| Bhooter Raja teaches schoolchildren better citizenry. Picture by Pradip Sanyal
Posters on walls, messages on billboards, schoolchildren taking up brooms, loudspeakers blaring road rule sermons… and the government’s punitive threat of fines. All that has been done and dumped.
On Saturday, another track was tested to teach Calcutta the ways of civic society. Banalata, the heritage tram, trundled out of the Nonapukur depot amid a drizzle. The aim was to clue in people on civic manners in course of its journey. The organiser, Aria Finishing School, was a fit teacher for the captive classroom on board. Fifteen children had come over from The Refuge, a Bowbazar orphanage. By the time the tram reached BBD Bag, the youngsters, aged between eight and 14 years, had learnt a lot about etiquette.
To add a fun touch to the tour, a Bhooter Raja figure (in black overalls, with protruding teeth) had been invited on board. At the Dalhousie Square halt, he got off, took up position under a tree and started quizzing the children: “Where should you drop wrappers' When should you cross the road' How should you dispose of the chewing gum in your mouth'” The answers came in chorus cries.
Saturday afternoon stragglers in the business hub started to gather, amused at the novel effort. Others munched a leisurely paan while watching the kids wax eloquent on the nuisance of spitting.
The next lap was down Chitpur Road. Leaflets containing “tips to become a good citizen” were being distributed by Aria’s volunteers. People snapped them up, evidently with great expectations. On to the Shyambazar depot. A notice at the rusty gate read “Ekhane jonjal phelben na. Phelle jorimana hobe. (Do not litter the place. You will be fined).” Under the board, sure enough, was a heap, soaked and stinking.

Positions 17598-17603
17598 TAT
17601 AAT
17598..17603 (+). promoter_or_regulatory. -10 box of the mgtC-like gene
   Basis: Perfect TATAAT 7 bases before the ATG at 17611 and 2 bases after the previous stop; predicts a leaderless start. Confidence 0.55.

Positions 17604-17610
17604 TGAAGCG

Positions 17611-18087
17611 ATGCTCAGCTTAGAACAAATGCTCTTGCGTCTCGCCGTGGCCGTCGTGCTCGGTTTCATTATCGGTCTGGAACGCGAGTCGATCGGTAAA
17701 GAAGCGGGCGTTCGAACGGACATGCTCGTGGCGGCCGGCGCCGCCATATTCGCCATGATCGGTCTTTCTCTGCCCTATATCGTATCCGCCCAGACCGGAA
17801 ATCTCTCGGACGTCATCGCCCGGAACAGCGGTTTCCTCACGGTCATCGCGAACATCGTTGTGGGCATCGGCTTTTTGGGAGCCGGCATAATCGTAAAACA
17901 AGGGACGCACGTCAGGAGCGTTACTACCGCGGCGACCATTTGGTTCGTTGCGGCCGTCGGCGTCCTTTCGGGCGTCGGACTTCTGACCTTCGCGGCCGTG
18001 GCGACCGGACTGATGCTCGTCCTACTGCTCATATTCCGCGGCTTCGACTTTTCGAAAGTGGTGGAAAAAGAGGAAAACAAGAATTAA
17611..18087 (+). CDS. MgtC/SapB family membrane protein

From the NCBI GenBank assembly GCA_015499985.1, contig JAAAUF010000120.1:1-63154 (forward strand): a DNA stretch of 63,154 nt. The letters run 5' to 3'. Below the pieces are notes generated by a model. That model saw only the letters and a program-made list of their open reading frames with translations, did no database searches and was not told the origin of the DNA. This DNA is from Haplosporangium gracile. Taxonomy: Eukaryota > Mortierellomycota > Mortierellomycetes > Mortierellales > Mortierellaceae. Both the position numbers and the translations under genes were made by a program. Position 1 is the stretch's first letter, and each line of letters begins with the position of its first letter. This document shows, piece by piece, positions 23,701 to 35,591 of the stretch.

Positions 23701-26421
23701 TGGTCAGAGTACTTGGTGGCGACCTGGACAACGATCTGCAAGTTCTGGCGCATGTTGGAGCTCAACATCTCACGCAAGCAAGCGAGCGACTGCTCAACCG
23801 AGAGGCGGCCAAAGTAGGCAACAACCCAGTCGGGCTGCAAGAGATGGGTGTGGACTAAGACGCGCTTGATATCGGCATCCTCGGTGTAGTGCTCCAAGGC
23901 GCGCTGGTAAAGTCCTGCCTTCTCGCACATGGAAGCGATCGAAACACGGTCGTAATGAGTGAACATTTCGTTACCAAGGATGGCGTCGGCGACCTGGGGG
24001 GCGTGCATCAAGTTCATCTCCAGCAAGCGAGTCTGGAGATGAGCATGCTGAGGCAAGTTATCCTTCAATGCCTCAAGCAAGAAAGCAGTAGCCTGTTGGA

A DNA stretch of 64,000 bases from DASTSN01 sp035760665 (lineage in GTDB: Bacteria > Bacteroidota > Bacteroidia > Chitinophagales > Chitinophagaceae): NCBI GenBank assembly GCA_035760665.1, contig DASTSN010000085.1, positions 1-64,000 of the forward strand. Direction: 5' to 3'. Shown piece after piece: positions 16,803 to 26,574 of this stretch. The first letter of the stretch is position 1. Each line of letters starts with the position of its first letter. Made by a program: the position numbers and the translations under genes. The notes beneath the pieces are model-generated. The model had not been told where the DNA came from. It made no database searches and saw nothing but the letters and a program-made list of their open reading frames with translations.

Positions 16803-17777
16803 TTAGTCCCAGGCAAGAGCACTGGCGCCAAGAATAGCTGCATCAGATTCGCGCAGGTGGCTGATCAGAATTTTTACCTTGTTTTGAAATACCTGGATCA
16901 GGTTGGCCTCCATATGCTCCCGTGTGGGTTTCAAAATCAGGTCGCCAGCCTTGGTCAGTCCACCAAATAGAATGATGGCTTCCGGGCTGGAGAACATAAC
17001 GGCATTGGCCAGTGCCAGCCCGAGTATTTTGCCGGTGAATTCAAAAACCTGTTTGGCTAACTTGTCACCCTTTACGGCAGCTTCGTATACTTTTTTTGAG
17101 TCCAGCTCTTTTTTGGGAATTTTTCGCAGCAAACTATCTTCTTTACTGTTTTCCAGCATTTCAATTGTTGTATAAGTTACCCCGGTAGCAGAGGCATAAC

A crowd gathered in no time. This time, it was for the passers-by to be quizzed. Onkarnath Gupta, a local milkman, knew that packets should not be dumped on the streets (and won a tiffin box as prize for his awareness). Two women smilingly explained that garbage should be dumped only in the Corporation collection car. (Pens as prize.) “But often the maid is late and so…”
The quiz ended in an argument on plastic packets in the market. “If my sabjiwallah puts my vegetables into a plastic bag, what can I do' It is up to the manufacturers to stop production!” fumed a babu, offended at his green acumen being challenged. (No prize.)
The civic manners mission on wheels over, tram trundled back to Esplanade. No prizes for guessing how many read the first of the 15 tips to be a good citizen or where the leaflets ended up. But then, it was still a start.